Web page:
- Title: Muddy: The Story of Blues Legend Muddy Waters
- Author: Michael Mahin
- Illustrator: Evan Turk
- Age Range: 6 – 12 years
- Grade Level: 1 – 6
- Hardcover: 48 pages
- Publisher: Atheneum Books for Young Readers (September 5, 2017)
- Language: English
- ISBN-10: 1481443496
- Product Dimensions: 11 x 0.3 x 11 inches
- Genre: Nonfiction Picture Book
- Relevant Subject Areas: American History, African-American History, American Music History, Rock n’ Roll History, Blues History, Chicago, the Mississippi Delta, the Great Migration, creativity, perseverance, diversity, multiculturalism, music, guitar
Muddy Waters was never good at doing what he was told. When Grandma Della said the blues wouldn’t put food on the table, Muddy didn’t listen. And when record producers told him no one wanted to listen to a country boy playing country blues, Muddy ignored them as well. This tenacious streak carried Muddy from the hardscrabble fields of Mississippi to the smoky juke joints of Chicago and finally to a recording studio where a landmark record was made.
Soon the world fell in love with the tough spirit of Muddy Waters. In blues-infused prose and soulful illustrations, Michael Mahin and award-winning artist Evan Turk tell Muddy’s fascinating and inspiring story of struggle, determination, and hope.
Praise and Achievements for Muddy!
- Junior Library Guild Selection, Fall 2017
- “The words and pictures here mix exuberance with melancholy. Mahin’s words have a beat all their own, capturing the lows and highs with poetic verve. Turk’s watercolor, ink, and collage artwork fills pages, exploding with a neon intensity—the equivalent of a dynamic guitar riff . . . Read the book, then get kids the music.” (Booklist, Starred Review, July 2017)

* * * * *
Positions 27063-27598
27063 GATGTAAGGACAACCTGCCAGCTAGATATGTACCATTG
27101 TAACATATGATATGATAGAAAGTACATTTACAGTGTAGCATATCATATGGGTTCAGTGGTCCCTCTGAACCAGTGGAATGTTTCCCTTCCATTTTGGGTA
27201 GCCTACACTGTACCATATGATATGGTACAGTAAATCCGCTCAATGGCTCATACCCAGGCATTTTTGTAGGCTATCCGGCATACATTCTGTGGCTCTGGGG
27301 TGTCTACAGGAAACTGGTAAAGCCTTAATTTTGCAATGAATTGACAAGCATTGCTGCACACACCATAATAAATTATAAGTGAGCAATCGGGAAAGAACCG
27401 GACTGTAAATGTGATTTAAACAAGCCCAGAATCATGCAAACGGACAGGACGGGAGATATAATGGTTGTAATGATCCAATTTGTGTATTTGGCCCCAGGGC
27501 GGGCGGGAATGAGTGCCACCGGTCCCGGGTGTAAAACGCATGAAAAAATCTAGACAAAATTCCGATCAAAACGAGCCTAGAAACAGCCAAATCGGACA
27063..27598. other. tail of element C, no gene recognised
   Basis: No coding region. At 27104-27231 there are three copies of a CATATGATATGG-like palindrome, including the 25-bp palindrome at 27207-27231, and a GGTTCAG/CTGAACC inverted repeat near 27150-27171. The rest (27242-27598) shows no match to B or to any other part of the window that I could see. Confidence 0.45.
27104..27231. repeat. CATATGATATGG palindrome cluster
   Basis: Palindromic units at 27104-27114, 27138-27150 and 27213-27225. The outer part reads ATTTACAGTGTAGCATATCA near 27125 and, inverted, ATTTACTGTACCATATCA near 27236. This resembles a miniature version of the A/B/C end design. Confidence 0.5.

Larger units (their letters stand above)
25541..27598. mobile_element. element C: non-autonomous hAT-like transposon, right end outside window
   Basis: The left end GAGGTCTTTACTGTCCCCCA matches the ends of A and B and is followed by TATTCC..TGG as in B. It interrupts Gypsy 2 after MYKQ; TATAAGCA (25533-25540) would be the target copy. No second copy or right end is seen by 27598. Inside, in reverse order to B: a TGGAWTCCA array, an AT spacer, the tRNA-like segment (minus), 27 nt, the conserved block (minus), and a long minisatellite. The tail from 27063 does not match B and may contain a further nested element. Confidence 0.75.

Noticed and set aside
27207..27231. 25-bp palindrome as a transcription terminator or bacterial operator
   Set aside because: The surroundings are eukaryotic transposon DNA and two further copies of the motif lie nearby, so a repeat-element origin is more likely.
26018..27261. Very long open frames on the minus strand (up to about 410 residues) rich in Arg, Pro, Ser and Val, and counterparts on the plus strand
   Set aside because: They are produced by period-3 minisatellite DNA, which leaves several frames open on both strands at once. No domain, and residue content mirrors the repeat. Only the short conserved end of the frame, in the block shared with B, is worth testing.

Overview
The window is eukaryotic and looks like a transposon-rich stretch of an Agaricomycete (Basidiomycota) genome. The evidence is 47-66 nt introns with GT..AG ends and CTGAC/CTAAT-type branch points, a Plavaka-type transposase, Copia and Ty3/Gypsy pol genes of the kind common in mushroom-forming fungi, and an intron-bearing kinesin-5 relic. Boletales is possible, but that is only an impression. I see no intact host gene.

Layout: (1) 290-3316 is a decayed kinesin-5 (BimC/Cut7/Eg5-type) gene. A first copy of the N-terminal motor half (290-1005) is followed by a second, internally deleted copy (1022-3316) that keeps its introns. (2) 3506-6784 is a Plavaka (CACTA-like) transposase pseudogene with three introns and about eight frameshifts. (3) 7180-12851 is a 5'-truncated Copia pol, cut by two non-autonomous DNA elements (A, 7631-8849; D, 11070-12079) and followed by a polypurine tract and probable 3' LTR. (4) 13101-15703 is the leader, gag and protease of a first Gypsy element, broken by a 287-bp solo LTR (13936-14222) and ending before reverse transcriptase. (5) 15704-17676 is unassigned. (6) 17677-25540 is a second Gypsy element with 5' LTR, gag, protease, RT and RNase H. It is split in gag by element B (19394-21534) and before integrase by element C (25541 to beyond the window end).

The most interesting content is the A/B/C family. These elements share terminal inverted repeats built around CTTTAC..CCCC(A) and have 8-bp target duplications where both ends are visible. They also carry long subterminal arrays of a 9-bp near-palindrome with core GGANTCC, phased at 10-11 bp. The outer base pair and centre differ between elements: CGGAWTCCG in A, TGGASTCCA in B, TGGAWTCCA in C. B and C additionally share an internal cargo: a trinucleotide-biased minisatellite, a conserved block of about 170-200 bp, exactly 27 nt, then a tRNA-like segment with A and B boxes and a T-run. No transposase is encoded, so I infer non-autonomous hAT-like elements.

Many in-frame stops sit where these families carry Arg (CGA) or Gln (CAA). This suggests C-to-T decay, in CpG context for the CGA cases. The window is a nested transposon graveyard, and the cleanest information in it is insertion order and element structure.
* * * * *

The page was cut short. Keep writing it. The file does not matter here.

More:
- “This poetic celebration of Muddy Waters’ musical truth is lifted still higher by Turk’s extraordinary art.” (Kirkus Reviews 7/1/17)
- “Lyrically told with a lilting cadence by debut author Mahin. . . . Turk’s mixed-media illustrations leap off the page. . . . The soul of the blues sings out through the pages.” (School Library Journal July 2017)
- “Like Waters’s music after landing in the Windy City, Turk’s artwork is electric—wild strokes of marker and oil pastel vibrate with energy. And Mahin’s equally vivid writing will almost certainly send readers after Waters’s catalogue.” (Publishers Weekly August 7, 2017)
- “Mahin’s text is engaging, rhythmic, soulful, and written to reflect the blues that influenced Muddy Waters. . . . Turk’s expressionistic mixed-media illustrations, many of them double-page spreads, aptly convey the emotions associated with Muddy Waters’s music.” (The Horn Book September/October 2017)
- “Turk’s mixed-media and collage artwork roils with waves of darkness and explosive color, even as it models compositional control, and Muddy is always defined with an electric hue that keeps him in sharp focus. . . . Mahin’s lyricism and rolling cadence make the text a readaloud delight.” (Bulletin of the Center for Children’s Books, Starred Review, September 2017)
- “The fact of the matter is that every single year I think Turk’s going to get a medal. I thought it with Grandfather Gandhi. I thought it with The Storyteller. Now I’m thinking it with Muddy, but of those three books, Muddy may have the best chance. Turk’s art perfectly brings to life the legendary blues guitarist’s life. I had my resident jazz expert at work vet the piece and he declared it a beauty. Treat yourself by visiting Evan’s blog where he posts the sketches he made of Chicago’s contemporary jazz scene while doing research for this book.” (Betsy Bird, Caldecott Prediction List, Fuse 8/ School Library Journal)
The clack-a-track, steam-blur of an Illinois Central train rocketed Muddy and his guitar into the bustle and buzz of Chicago’s South Side.
Chicago was plugged in, turned on, and turned up. And so was its music. Records with electrified guitars and jazzy horns were making the blues jump all over town.
Chicago was the city of the ‘Brown Bomber,’ Joe Louis, the heavyweight boxing champion of the world. It was the city of the Chicago Defender, the legendary black newspaper dedicated to fighting racial injustice. And now it was the city of Muddy Waters.